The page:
The family of a war veteran suffering from Alzheimer’s has won more than £250,000 from the NHS for nursing home fees he should never have been charged.
The payout, which is believed to be the biggest of its kind, was awarded to relatives of Leslie Terry, 86, whose home was sold to pay for his £3,500-a-month care.
Despite being totally immobile – he has not been out of bed for four years – and in need of constant nursing, Mr Terry was denied funding under the NHS’s ‘Continuing Care’ scheme.
The scheme is meant to fully fund patients with health needs resulting from conditions such as Alzheimer’s and Parkinson’s disease. It applies mainly to those who are in nursing homes, or long-term hospital or home care.
Mr Terry’s nephew, Bryan Talbot, 71, from Banbury, Oxfordshire, who mounted a legal challenge to recover the backdated fees covering eight years, said: ‘My uncle has been unable to get out of bed for four years, he is at risk of choking, has to be fed, and is unable to communicate verbally.
‘I felt it was clear that his health needs meant he should be the responsibility of the Health Service. I am amazed that, despite him having annual assessments, the NHS did not inform me about possible available funding. It’s important people take advice.
‘We’ve had a rough ride to get to this point but I want other people to know you don’t have to sell your home to get the care you need. He has received first class care from very professional staff at Gloucester House Nursing Home.‘
The payout comes after three families last year won a total of £350,000 – with the family home sold in two cases – after being wrongly denied Continuing Care.
So far, more than £9million has been recovered by solicitors representing 2,000 families who claim they have been wrongly charged nursing home fees.
Under English law, the elderly must pay for residential care unless their needs are health-related, when the whole cost is met.
However, Department of Health criteria on who qualifies for health needs are subject to interpretation by individual NHS trusts.
The Daily Mail’s Dignity for the Elderly campaign has repeatedly highlighted the unfairness of the system, which means many families of Alzheimer’s sufferers are being charged for long-term nursing care.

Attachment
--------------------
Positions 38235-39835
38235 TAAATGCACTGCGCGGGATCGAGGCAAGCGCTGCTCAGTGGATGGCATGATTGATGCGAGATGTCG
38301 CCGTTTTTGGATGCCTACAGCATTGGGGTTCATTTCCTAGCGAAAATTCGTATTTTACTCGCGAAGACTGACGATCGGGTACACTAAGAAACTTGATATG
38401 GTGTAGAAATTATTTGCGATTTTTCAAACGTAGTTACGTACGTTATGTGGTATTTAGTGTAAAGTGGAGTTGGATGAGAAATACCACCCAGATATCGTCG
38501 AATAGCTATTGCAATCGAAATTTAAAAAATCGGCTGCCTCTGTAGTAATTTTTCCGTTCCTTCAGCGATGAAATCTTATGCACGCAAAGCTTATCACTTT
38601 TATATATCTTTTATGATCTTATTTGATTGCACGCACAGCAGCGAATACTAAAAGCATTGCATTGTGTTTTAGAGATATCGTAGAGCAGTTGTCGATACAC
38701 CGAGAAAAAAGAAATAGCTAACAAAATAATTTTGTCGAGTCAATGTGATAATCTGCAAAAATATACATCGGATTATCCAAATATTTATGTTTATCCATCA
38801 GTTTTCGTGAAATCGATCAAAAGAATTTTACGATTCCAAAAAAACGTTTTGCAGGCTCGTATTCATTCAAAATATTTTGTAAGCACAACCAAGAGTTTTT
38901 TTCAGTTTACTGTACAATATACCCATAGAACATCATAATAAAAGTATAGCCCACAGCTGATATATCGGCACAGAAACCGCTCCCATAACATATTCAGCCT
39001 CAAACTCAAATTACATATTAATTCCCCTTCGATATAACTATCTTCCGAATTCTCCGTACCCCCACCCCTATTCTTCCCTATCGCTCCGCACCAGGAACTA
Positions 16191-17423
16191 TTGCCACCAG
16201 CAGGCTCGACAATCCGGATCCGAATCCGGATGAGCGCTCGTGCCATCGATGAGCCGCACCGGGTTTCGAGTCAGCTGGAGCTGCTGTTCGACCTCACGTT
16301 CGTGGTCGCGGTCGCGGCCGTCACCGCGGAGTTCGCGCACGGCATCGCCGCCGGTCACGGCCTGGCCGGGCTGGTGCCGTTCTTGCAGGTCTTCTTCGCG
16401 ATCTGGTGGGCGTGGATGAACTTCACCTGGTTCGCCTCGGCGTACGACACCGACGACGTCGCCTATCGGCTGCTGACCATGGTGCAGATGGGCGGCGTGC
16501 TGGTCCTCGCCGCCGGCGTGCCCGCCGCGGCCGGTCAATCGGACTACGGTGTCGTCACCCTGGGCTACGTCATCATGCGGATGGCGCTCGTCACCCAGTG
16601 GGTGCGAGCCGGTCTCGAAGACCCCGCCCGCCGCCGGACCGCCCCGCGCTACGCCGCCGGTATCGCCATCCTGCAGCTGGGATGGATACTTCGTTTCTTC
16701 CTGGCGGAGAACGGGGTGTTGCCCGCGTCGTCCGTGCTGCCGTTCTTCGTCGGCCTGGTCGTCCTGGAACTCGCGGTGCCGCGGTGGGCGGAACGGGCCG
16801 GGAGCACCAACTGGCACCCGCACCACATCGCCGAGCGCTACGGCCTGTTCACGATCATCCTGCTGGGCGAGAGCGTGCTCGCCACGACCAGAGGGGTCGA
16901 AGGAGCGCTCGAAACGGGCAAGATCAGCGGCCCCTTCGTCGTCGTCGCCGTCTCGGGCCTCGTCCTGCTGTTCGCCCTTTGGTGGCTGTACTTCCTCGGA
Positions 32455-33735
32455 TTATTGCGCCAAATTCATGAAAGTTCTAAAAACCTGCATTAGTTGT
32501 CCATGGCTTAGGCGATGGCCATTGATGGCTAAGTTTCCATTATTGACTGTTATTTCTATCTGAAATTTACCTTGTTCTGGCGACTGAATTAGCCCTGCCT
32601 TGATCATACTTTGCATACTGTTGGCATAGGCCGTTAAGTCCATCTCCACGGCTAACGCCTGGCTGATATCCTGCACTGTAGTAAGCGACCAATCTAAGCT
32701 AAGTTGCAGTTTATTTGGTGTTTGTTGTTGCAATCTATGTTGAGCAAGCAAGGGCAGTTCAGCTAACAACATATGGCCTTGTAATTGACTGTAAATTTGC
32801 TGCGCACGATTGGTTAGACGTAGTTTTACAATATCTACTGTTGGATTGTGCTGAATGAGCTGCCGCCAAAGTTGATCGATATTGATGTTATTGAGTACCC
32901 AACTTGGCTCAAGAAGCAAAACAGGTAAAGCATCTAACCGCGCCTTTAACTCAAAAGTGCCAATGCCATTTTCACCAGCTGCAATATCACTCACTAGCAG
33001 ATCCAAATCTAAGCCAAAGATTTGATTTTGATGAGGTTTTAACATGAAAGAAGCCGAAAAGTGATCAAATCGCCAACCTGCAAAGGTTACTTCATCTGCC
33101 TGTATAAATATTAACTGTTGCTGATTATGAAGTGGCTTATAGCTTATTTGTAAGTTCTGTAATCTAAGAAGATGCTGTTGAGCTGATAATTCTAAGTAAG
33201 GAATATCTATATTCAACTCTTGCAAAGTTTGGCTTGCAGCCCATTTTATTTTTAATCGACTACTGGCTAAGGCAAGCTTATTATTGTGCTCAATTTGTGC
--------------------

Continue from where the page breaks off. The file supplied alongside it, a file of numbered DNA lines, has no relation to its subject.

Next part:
Many are denied funding by Primary Care Trusts, which have to foot the bill, because the disease does not automatically make the patient eligible for NHS ‘continuing care’.
Mr Terry, who joined the Army in 1942 and fought in India and Burma, retired from his job as a porter at Sevenoaks Hospital in Kent, in 1983 before succumbing to dementia in his 70s. He never married.
Mr Terry also suffers from a severe skin disease, which needs monitoring.
Solicitor Lisa Morgan, of Welsh law firm Hugh James, who acted for him, said: ‘Under current government policy, there should be a full assessment on health needs, which determines whether patients pay for their nursing care fees.
‘That is not happening in many cases. With the cost of nursing homes averaging £675 per week, families are still being left with huge fees to pay. There is a clear disparity across the country and, despite national guidance, Primary Care Trusts still apply their own judgment.’
Michelle Mitchell, charity director for Age Concern and Help The Aged, said: ‘The system for deciding where the line is drawn between free NHS Continuing Care, and paid for social care has been a mess for years.
‘We are still very concerned older people may wrongly be forced to pay for their care when it should be free. We strongly encourage anyone who believes they are unfairly missing out to fight for their rights.’Back to News View original article